Er... IMO no... There were moments where it seemed they were working up to this... But then they did invisible-glass-sided tunnel "black hole". Huge missed opportunity, methinks -- imagine what he could be if he really wielded realistic black hole effects and slaughtered thousands in pursuit of his cause -- and once you fall in, without some incredibly advanced (and highly adrenaline-pumping!) tech to counteract it, you be deyehd. I do suspect you're right about the parenthetical statement, but that only proves he's an arch-villain, not a good or near-best arch-villain or villain in general. Contrast to the Makuta who was already pretty mysterious at the start, then really proved himself in the MNOG end, and continued reinventing himself in very good ways all the way to the end.
20. Jafar from Disney
Jafar was pretty great. I'd have to agree.
21. Captain Hook from Disney
Bad memory seems to remember him somewhat fondly from as a very young kid, but compared to Teridax? Nah, he's more just cheesy.
25. Darth Vader
Very yes. Except for "Nooooooooo!" lol
I even like his prequel portrayals more than a lot of vocal complainers. Vader versus Makuta... Hmmmmmmmm.... That's a tough one.
26. Darth Sidious from the Star Wars franchise
Very yes yes yes. Although he's so awesome in a way that seems almost completely unique that it's almost an unfair comparison. I'm especially thinking of the few times in Clone Wars (BTW, it's on Netflix now -- MUST WATCH -- don't believe the complainers; I did and put it off but once I started, it's awesome.... aaanywho) where he fights, and cackles like an immature little kid, far more immature than Loki or just about any other villain, and yet somehow as a Sith it works perfectly, because it's not half-hearted "okay maybe he's a little immature", it's "his vision of the Sith is pure unashamed immaturity and selfishness tempered perfectly by the most advanced strategy, so he's like the worst schoolyard bully you can imagine times a thousand." And he's pretty great in the movies too. Although IMO he's had to be a bit rehabilitated by the prequels and Clone Wars and I guess other media from the original trilogy. He featured so little in the first three it was hard to tell this about him, though it was there.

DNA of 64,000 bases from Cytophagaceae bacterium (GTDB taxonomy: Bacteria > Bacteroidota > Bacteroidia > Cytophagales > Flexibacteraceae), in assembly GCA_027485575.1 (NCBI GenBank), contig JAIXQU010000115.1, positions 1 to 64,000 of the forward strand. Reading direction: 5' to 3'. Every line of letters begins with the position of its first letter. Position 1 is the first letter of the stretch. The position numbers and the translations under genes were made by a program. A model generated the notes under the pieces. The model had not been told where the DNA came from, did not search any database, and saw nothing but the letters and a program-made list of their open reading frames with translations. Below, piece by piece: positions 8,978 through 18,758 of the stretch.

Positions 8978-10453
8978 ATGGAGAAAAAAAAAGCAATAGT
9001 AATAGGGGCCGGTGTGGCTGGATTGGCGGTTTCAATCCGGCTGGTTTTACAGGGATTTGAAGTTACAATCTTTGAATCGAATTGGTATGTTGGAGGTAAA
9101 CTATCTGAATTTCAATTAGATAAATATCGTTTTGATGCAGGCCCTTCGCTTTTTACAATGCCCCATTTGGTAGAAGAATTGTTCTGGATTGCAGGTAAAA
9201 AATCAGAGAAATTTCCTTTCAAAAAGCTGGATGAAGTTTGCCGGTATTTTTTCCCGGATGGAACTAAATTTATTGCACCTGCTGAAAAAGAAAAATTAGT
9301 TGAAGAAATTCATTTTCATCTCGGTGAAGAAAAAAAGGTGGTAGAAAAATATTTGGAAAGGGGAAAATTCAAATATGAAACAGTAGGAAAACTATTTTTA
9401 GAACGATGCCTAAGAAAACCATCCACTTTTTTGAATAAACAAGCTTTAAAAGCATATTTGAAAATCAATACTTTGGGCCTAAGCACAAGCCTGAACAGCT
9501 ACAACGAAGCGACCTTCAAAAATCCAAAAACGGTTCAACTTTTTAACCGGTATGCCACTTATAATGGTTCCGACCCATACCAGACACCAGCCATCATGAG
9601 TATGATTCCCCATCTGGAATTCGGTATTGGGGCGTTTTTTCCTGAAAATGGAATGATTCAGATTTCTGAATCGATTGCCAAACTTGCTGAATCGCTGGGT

Comparing to Teridax, I think they're both pretty equal in terms of mastermind-ness. It's proven directly a lot more often with Sidious in the Clone Wars and prequel movies, though; with Teridax there are a few key proofs that the authors could write him as a mastermind, but with Sidious there are countless impressive examples if you pay close attention. But this is less about the character and more about length of story and interpretation really. And of course, Teridax was only vaguely hinted at that his future goal MIGHT include conquering a galaxy; Sidious actually did it. What they did conquer, though, they both did through misdirection as much or more than direct conflict; brains over brawn.
I think Sidious has one clear thing over Terry too -- in his "end" (I've heard it wasn't final, but that's not my point here), that was when his personality and philosophy really emerged front-and-center (in the original trilogy). With Teridax, it emerged in the takeover and moments soon after, but after that point, it was fairly detached, and his end has winnage because giant robot battle, more so than anything unique to Teridax as a character. (I'm obviously seeking to overcome this in my version. ) On the other hand, Teridax has a fairly unique tragic reveal at this time that I think still puts him up there on the list, that he was supposed to take over all along and might have actually gotten to keep the body if he had stayed good.